Final project agreements executed for LEILAC-2 CO2 capture facility

After very good results from the first phase of Project LEILAC, further development and scale-up of the Calix technology has started.

The first LEILAC installation was completed at HeidelbergCement’s 1.5 million tonnes per annum (mtpa) integrated Lixhe plant in Belgium and inaugurated mid 2019. Led by Emma Bowring, the new 100,000 tonnes per annum (tpa) process emissions capture facility will be operational by late 2024. Calix has appointed project management executive,

Emma Bowring, to also lead LEILAC-2 as part of the Calix executive management team. Emma has 15 years experience in project management and business development with Sinclair Knight Merz/Jacobs Engineering Group, having worked across a number of industries including international development, infrastructure, oil and gas, health, justice and commercial sectors.

Originally from Australia, Emma has lived and worked around Australia, the Pacific Islands, Asia, Russia and now the United Kingdom. Notably, as project manager, Emma successfully delivered a complex AUD50m engineering, procurement, and construction management (EPCM) project involving construction and capacity building programs in the Solomon Islands. We look forward to seeing what she will bring to LEILAC-2.

Emma Bowring, LEILAC Project Leader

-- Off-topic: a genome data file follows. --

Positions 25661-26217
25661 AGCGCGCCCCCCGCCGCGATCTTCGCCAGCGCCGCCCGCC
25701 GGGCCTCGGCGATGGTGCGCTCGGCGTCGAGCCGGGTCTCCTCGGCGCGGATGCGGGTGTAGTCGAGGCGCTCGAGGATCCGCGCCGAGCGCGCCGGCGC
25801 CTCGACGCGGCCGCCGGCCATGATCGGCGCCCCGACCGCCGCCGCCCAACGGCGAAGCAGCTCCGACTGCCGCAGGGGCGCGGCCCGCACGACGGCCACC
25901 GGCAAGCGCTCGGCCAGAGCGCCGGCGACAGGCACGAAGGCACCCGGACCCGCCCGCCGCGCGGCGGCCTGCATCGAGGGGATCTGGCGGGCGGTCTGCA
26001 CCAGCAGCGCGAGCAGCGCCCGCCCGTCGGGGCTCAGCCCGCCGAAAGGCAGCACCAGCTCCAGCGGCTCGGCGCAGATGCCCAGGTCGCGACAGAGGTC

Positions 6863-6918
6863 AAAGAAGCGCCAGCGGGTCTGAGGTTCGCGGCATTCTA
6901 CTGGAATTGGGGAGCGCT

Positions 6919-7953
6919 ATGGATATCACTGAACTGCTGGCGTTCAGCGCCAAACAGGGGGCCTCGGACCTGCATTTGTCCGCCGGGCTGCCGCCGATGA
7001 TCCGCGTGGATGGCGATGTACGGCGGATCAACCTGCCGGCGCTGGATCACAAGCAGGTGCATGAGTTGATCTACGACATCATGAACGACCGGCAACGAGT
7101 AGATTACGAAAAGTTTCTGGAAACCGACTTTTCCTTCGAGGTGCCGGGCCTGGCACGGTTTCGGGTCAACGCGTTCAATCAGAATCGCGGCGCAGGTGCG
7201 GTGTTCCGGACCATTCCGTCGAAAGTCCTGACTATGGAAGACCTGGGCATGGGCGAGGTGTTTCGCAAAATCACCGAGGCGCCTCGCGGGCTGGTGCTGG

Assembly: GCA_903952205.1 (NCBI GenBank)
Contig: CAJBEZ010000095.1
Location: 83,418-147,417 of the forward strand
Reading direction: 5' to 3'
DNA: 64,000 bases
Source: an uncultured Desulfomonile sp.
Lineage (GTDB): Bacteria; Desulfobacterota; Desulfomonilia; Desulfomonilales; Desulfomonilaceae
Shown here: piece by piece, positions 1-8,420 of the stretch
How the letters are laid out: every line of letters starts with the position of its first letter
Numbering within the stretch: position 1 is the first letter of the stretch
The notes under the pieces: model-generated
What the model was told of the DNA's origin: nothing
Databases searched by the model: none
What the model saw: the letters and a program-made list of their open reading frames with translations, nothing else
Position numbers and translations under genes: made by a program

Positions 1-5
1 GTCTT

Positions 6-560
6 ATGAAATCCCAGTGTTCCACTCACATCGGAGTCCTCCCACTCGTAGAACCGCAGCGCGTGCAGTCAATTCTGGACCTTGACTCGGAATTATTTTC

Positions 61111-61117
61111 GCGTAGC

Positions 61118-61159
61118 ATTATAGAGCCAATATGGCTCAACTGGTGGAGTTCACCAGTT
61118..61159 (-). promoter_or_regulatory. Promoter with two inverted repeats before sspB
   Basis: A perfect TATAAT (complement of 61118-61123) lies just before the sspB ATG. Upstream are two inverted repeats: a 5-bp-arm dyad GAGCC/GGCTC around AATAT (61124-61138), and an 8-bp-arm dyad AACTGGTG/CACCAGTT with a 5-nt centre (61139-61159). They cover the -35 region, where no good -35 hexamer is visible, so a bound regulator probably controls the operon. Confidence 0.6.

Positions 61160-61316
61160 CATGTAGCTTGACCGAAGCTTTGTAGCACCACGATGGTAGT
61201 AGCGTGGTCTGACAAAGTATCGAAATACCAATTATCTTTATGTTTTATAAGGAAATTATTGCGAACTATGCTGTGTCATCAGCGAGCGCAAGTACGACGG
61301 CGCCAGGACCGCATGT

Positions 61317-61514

“I love working on projects that make a difference and contribute socially and environmentally. This, combined with the challenge of managing remote teams and complex international projects, is what brought me to Calix.”


The LEILAC-2 key objectives are:

• Construction of a demonstration plant that will aim to capture around 20 per cent of a full-scale cement plant’s process CO2 emissions (100,000 tpa of CO2), equivalent to 100 per cent of a large lime kiln’s process emissions, for minimal energy penalty other than compressing the CO2.

• Successful demonstration of up to a four-times scale-up of the technology for around twice the capital cost of the LEILAC-1 facility, confirming cost-efficient CO2 capture for the lime and cement industries.

• Prove the effective retrofit and full integration of the technology into a cement plant’s operations.

• Demonstrate the efficiency and stability of the complete cement-kiln process and high-quality clinker output when integrating Calix’s CO2 separation technology.

• Showcase a modular, replicable, retrofit design for accelerated commercial deployment that delivers flexible scalability for varying operation size and configurations, agility to adopt the technology and decrease emissions progressively, and a broad range of options for captured CO2 utilisation and sequestration. These factors can eliminate the need for large capital expenditure and significant asset write-downs.

• Demonstrate the operation of direct separation kilns for lime and cement using renewable sources of energy such as biomass and renewable sources of electricity, bringing the running of the plant to net zero CO2 emissions and enabling a move away from high carbon-emitting gas or coal-fired plants.

• Enable lime and cement kiln processing plants with a cost-efficient solution to effectively use intermittent renewable energy sources, with rapid ramp up/down rates leveraging electricity and load balancing techniques for grid stability.

Press highlights

LEILAC (Low Emissions Intensity Lime And Cement) is a European Union Horizon 2020 (H2020) research and innovation project.

Calix’s technology is being piloted with the world’s largest cement and lime companies to mitigate their carbon dioxide (CO2) emissions dramatically without significant energy or capital penalty.

Find out more about project LEILAC

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